Recipes

The Secret to Making Perfect Sticky Rice at Home

Sticky rice is a popular restaurant staple for a reason: It’s delicious. The texture elevates rice from a humble side dish to an irresistible accompaniment for most any meal. But the grain can be a bit perplexing when attempting to make at home. Here, we’ll give you the secrets behind how it’s made and insider tips on how to recreate this delicious dish in your kitchen.

What is it?
Sticky rice is a short-grained varietal also known as glutinous rice, sweet rice, or pearl rice. It’s found in Southeast and East Asian cuisines from Thailand to Japan to Indonesia, and has a far lower fat content than its medium- and long-grained cousins.

The secret to that scrumptious stickiness is its starch. Longer-grained rice has two types of starch—amylose and amylopectin—which keep the grains from sticking together. But sticky rice has only amylopectin, and since this specific starch is water-soluble, the molecules separate when it hits hot water, giving the rice that soft, delightfully sticky texture that we’ve come to know and love.

Where to find it?
Almost every supermarket will carry sticky rice, but if you’re having trouble finding the right type, look for a label that has “glutinous rice” on it. (Planning to make it often? Stop by your local Asian market and grab a 10- or 20-pound bag!)

The secret’s in the soak.
You can boil sticky rice if you want, but since it requires less water to cook than other varieties, many people prefer to steam it or use a rice cooker.

Whichever method you choose, the trick is to soak the rice before you cook it. Some recipes recommend soaking for up to four hours, but if you’re planning to boil your sticky rice on the stovetop, you can get away with skipping this step. If you’re steaming it, let the rice stand in several inches of tepid water for as long as you’d like. You can leave it for up to 24 hours if you have the time—the longer you soak it, the fluffier and more pillowy the finished product will be.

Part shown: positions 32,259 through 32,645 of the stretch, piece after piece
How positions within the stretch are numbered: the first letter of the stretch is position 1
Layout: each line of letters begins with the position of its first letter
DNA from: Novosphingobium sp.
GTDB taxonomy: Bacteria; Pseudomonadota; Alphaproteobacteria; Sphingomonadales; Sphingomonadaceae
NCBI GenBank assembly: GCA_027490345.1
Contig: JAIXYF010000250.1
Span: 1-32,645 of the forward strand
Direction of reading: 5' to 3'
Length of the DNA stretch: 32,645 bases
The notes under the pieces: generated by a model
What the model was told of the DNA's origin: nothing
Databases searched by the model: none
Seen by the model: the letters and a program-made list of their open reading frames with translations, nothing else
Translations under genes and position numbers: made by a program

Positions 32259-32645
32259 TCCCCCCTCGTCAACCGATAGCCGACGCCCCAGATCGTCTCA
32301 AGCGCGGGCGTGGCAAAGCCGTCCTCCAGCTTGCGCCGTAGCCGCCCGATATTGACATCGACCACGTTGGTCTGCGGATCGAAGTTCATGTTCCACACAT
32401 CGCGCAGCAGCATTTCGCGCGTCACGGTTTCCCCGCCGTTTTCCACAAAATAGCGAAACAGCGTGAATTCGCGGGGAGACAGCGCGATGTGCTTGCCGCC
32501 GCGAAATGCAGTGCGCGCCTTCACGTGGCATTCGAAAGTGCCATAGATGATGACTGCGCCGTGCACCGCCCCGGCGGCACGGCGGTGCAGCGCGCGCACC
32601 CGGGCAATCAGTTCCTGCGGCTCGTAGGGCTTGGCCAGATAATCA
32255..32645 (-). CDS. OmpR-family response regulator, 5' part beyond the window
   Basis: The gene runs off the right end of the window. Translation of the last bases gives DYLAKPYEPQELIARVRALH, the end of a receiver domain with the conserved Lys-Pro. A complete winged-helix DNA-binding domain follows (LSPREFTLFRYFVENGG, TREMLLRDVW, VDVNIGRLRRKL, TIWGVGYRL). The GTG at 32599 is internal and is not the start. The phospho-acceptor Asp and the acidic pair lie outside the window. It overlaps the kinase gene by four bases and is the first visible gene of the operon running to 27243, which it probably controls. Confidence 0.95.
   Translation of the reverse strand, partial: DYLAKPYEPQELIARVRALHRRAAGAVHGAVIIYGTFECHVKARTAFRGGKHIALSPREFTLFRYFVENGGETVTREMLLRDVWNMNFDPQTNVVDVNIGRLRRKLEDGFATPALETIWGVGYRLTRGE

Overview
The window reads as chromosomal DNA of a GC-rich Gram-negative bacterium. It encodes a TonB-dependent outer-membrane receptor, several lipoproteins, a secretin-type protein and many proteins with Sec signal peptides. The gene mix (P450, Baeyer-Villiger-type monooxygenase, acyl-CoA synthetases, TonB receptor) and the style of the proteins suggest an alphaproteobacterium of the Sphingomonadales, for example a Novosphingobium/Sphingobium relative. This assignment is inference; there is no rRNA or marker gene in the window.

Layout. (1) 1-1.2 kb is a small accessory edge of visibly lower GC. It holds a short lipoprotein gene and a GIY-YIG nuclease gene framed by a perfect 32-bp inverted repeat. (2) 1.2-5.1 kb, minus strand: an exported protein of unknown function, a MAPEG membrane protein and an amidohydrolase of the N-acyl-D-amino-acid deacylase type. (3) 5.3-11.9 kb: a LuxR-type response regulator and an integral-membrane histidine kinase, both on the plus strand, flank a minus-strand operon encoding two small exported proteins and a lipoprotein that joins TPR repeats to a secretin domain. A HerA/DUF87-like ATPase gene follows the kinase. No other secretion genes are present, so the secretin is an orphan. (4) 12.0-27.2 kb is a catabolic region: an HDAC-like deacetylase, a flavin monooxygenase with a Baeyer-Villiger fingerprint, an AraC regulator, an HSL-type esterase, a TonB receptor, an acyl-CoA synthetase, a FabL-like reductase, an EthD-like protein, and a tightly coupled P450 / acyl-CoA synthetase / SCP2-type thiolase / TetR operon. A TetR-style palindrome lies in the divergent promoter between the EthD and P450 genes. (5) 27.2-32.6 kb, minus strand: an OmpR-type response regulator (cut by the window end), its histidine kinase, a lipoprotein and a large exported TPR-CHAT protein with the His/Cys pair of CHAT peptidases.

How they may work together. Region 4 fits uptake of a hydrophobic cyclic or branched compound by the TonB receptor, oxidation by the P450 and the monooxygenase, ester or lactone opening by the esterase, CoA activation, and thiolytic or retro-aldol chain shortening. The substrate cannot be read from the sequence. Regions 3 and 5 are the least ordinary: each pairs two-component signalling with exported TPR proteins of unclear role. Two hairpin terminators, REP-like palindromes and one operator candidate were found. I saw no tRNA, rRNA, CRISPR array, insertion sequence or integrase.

Boiling
In a small pot, measure ¾ cups of rice, 1¼ cups of water, and a pinch of salt.

Place on a high flame, bringing the water to a boil, then stir once, turn the heat to low, and cover the pot. Make sure to leave the lid slightly off-center so that the pot can vent as the rice cooks.

Cook for 12 minutes without stirring, then check the pot by pulling the rice away from the center with a fork to create a hole. If this shows you there’s still water at the bottom of the pot, cook for another five minutes, or until the rest of the water has been absorbed.

Remove the pot from the heat, fasten the lid securely—no venting this time—and let it stand for 10 minutes before serving.

Steaming
Once your 3 cups of rice have been soaked for at least 30 minutes, pour drained rice into a steamer basket.

Boil several inches of water in a wok or large pot, and set the basket over it, making sure the rice isn’t actually dipping down low enough to soak in the water.

Cover, and steam for 20 minutes. When the time is up, you need to essentially “flip” the rice, stirring it over so that the layer that was on the bottom of the steamer is now on top.

Steam for five more minutes, and then it’s ready to serve.

Using a rice cooker
Most restaurant sticky rice is prepared in a rice cooker, due to the sheer volume they go through on a given day. Many rice cookers automatically turn off and switch to a warming setting when all the water has absorbed into the grains, so they are the easiest and most reliable option for home cooks.

Soak the rice right inside the cooker. Add 2 cups of rice and 2 ½ cups of water, and let it stand for as long as you’d like.

After it’s finished soaking, add ½ teaspoon of salt, and turn on the cooker. If your machine has an automatic timer, let it go until it shuts off. Otherwise, cook for 15 to 20 minutes, until all the water has been absorbed.

Once it’s cooked, let stand f”or another five minutes, then enjoy.

“Do I need to add anything?”
Not at all. Many people confuse sticky rice with sushi rice, and assume they need to add in vinegar, sugar, or dashi. But all you need for sticky rice is a little salt.

We hope these tips and tricks leave you brimming with confidence to take on this delicious side dish at home.

 

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